From Synthesizing Gravity, a collection of essays, which will be published this month by Grove Press.
It is easy to be sentimental about memory because of its powers to intensify. If something is remembered, it has been selected by the mind out of an almost infinite pool of things that might have been remembered but weren’t. The thing remembered thus becomes important simply because it has been remembered. How interesting is that? Who’s to say that the unremembered silver fruit knife situated just behind the remembered peach wouldn’t have been the better thing to have retained? This of course feels like a very unnatural argument; memories are important to us because we cannot control them—exactly because we cannot choose to remember the fruit knife instead of the peach. Memories seem to us like messages from a past whose author isn’t quite the self we know. They have a position similar to dreams in the sense that they are visited upon us. They enjoy the respect and special lighting accorded the mysterious.
I suppose I have no quarrel with this, although I do think that people can get very stuck in detail if their memories are too accurate; and, alternately, they can live in an adolescent, misty, supercharged half-realm if their memories are inaccurate but nonetheless intense, memories that have so ambered with repeated rememberings that they have become simplified, enlarged, and stylized (usually in the directions of Good or Evil).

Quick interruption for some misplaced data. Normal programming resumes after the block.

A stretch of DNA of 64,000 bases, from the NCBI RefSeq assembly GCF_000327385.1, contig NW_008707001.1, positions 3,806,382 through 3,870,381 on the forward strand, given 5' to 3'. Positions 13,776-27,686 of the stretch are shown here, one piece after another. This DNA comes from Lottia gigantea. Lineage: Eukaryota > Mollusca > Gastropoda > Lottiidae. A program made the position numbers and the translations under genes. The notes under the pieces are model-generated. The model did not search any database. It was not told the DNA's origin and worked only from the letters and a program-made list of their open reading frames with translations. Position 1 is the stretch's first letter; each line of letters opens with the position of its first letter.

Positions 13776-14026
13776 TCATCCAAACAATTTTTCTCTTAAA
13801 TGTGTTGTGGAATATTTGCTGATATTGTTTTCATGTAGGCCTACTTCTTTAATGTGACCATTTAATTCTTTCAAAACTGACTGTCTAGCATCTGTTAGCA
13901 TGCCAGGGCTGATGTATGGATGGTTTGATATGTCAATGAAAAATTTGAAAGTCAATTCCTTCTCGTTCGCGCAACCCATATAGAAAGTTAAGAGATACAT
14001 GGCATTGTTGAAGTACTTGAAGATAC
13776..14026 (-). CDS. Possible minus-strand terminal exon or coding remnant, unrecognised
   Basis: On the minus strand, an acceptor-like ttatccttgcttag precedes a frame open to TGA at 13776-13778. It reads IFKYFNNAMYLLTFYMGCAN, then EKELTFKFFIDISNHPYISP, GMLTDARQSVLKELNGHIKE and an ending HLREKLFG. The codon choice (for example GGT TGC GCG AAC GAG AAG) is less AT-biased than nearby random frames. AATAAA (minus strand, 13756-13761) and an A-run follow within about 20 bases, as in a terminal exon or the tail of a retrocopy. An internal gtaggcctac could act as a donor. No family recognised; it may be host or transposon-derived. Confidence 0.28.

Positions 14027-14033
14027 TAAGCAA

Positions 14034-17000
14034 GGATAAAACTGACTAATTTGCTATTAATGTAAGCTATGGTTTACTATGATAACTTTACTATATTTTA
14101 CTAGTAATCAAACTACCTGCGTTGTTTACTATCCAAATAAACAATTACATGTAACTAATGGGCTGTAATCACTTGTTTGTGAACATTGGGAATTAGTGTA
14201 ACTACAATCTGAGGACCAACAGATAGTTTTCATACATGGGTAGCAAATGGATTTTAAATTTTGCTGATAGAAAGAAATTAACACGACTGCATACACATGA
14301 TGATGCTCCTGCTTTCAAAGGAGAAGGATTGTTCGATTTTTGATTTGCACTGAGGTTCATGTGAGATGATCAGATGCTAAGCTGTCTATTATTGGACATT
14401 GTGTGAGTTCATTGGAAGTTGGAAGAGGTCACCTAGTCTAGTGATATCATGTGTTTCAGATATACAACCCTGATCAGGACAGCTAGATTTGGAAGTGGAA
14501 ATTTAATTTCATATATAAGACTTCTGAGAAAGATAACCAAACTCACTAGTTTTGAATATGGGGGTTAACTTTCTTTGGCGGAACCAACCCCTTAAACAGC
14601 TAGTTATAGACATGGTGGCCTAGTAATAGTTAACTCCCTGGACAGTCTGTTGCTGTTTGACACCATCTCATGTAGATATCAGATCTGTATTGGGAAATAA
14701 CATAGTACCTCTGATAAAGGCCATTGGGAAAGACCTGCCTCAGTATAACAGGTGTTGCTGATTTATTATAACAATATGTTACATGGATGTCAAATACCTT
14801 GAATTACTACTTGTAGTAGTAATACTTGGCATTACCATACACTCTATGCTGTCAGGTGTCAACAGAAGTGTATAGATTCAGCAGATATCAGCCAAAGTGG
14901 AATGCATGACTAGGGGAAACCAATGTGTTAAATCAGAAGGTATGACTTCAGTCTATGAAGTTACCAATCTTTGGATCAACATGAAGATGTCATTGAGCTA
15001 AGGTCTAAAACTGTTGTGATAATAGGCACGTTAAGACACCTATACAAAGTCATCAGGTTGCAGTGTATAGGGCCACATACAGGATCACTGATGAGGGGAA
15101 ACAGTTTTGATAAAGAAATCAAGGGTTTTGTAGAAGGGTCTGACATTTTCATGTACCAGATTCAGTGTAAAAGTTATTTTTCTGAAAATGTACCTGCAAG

But why am I talking about memory when I want to talk about forgetting? I have always had a memory defined by forgetting. It is hard to say, in my case, what is the cheese and what are the holes: I believe that forgetting may be the cheese, in which there are occasional, suspended chambers of remembering.
If one has always tended to forget, it’s not at all bad. In my case, I have been able to stand an incredibly routine daily life because each day I’m not entirely aware that I have done it all before. People with my sort of memory are good in positions requiring constant freshness in the face of what others might find unbearable repetition, the security guard’s rounds, perhaps, or the toll collector’s transactions. I should say here that lacking memory does not make one stupid; it could be argued that it makes one free. Of course this freedom can be frightening; one can be too untethered.
The great Borges respected forgetting and called it the dark side of the coin of memory. But I’m thinking now that he didn’t go far enough. If on one side of the coin is memory, and on the other is forgetting, the coin’s name can’t be memory any more than the nickel’s name can be buffalo. Long ago there must have been a single name for this strange amalgam of memory and forgetting. It would have been silvery and velvety at once—quite impossible for modern tongues.